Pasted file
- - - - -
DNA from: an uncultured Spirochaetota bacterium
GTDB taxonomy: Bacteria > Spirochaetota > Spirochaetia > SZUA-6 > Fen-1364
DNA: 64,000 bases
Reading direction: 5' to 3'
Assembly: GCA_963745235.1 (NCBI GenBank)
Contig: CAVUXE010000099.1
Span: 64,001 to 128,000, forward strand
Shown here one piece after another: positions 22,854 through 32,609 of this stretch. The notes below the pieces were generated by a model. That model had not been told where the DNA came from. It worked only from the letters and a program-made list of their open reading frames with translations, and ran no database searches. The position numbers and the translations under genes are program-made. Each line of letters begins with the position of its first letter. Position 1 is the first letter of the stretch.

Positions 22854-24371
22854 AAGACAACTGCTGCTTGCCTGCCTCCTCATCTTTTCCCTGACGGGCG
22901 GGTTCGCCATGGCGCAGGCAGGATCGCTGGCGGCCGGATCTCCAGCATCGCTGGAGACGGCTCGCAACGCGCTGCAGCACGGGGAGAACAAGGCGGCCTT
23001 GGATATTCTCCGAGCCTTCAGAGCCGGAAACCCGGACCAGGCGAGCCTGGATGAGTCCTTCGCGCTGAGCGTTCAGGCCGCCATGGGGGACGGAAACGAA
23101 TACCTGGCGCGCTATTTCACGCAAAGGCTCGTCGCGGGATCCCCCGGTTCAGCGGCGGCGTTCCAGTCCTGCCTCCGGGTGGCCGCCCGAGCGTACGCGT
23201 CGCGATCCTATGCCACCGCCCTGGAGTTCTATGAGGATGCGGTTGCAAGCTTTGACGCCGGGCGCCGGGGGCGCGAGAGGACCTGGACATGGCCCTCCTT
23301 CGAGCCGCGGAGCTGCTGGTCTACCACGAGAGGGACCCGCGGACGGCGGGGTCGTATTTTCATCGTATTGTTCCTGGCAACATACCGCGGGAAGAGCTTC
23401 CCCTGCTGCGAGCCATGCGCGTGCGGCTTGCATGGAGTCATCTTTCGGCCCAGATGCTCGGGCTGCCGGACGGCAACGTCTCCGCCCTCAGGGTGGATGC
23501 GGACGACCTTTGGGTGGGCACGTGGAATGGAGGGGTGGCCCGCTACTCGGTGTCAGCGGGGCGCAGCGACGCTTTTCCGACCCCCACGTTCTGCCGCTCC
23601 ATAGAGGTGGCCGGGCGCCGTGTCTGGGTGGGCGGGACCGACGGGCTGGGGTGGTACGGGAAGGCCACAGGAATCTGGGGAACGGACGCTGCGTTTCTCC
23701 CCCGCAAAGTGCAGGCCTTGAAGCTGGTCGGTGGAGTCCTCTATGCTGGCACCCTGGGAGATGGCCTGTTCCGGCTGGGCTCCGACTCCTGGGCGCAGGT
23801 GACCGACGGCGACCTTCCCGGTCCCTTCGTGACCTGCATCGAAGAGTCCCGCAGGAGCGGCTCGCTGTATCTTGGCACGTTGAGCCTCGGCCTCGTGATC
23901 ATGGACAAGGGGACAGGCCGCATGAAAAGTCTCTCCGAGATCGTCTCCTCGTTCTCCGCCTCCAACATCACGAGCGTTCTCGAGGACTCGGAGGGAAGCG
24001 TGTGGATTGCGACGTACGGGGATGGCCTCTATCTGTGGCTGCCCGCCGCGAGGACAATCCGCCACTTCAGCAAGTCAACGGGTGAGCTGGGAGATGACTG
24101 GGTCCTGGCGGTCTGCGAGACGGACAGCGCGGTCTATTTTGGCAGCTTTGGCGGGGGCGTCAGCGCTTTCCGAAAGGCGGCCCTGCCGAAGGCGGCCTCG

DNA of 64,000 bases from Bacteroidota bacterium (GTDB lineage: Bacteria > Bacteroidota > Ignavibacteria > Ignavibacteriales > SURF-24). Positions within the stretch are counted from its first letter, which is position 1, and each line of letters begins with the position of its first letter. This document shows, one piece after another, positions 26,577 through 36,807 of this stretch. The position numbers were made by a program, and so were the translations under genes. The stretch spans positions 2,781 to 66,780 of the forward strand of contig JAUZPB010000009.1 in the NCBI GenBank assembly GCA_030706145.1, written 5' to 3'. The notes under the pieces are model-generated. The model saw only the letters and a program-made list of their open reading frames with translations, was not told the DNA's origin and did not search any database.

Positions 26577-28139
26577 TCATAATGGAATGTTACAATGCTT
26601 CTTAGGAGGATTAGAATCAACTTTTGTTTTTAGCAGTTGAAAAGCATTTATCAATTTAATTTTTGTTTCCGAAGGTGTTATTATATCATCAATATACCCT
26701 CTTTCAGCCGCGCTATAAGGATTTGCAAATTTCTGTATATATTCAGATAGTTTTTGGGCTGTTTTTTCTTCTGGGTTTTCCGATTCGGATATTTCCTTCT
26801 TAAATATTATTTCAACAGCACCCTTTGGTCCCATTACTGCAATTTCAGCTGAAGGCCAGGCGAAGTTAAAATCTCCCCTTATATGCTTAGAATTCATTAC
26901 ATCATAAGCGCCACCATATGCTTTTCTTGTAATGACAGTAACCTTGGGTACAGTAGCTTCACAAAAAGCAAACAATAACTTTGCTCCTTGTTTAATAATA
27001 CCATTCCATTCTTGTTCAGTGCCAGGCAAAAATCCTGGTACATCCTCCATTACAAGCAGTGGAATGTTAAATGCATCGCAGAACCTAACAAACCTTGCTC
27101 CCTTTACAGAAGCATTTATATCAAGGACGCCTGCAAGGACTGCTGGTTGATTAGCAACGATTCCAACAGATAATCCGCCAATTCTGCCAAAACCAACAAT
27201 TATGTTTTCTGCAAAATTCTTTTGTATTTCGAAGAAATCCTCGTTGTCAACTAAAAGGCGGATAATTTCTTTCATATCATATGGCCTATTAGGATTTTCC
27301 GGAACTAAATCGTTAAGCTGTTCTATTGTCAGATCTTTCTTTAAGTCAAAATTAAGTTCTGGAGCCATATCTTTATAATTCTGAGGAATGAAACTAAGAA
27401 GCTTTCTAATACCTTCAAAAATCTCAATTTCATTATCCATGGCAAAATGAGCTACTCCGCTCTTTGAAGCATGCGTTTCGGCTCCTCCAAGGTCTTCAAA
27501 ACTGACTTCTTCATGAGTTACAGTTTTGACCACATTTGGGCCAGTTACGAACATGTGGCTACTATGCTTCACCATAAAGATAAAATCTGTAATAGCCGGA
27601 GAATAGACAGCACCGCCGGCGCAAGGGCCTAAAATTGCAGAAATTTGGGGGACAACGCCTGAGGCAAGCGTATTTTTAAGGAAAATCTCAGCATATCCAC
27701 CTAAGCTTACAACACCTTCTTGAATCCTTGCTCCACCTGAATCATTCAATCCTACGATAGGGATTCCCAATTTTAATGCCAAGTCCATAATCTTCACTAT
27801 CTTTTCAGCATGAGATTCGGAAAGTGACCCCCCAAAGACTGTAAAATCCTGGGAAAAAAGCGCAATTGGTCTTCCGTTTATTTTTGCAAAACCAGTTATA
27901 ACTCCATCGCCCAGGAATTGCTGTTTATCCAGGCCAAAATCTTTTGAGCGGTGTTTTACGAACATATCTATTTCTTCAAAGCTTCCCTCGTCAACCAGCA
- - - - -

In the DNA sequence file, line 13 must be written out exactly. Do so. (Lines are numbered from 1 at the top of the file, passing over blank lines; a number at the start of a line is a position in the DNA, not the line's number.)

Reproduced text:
23101 TACCTGGCGCGCTATTTCACGCAAAGGCTCGTCGCGGGATCCCCCGGTTCAGCGGCGGCGTTCCAGTCCTGCCTCCGGGTGGCCGCCCGAGCGTACGCGT